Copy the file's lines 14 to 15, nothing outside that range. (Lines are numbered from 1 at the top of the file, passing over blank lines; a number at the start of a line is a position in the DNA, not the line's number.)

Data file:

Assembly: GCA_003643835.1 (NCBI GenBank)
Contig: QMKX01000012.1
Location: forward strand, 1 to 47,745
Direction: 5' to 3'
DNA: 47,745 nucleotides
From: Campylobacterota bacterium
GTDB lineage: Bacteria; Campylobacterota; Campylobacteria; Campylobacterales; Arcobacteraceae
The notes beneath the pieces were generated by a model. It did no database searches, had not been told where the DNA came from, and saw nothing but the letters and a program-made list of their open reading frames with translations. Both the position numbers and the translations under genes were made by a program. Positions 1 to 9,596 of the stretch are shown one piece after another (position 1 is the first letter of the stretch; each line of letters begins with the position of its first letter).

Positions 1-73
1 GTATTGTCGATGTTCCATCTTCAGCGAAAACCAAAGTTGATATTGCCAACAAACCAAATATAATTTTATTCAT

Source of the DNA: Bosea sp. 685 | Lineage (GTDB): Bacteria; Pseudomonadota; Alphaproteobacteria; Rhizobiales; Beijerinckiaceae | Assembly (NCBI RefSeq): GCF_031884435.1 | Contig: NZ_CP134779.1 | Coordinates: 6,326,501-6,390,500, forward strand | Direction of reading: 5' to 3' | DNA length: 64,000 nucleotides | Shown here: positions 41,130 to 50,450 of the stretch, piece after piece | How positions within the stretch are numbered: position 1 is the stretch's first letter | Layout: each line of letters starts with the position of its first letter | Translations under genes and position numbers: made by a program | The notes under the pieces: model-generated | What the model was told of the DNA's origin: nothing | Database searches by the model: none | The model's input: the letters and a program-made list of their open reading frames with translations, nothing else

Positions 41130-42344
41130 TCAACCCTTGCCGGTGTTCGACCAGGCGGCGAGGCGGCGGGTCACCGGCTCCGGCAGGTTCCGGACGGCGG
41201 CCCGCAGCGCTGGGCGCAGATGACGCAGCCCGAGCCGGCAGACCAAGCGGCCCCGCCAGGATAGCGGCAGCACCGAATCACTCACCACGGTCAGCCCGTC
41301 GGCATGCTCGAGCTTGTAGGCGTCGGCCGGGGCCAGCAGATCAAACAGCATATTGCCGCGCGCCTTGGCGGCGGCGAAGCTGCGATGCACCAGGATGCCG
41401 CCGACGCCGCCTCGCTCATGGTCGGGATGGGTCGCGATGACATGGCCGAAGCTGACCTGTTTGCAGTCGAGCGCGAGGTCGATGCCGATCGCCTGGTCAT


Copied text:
41201 CCCGCAGCGCTGGGCGCAGATGACGCAGCCCGAGCCGGCAGACCAAGCGGCCCCGCCAGGATAGCGGCAGCACCGAATCACTCACCACGGTCAGCCCGTC
41301 GGCATGCTCGAGCTTGTAGGCGTCGGCCGGGGCCAGCAGATCAAACAGCATATTGCCGCGCGCCTTGGCGGCGGCGAAGCTGCGATGCACCAGGATGCCG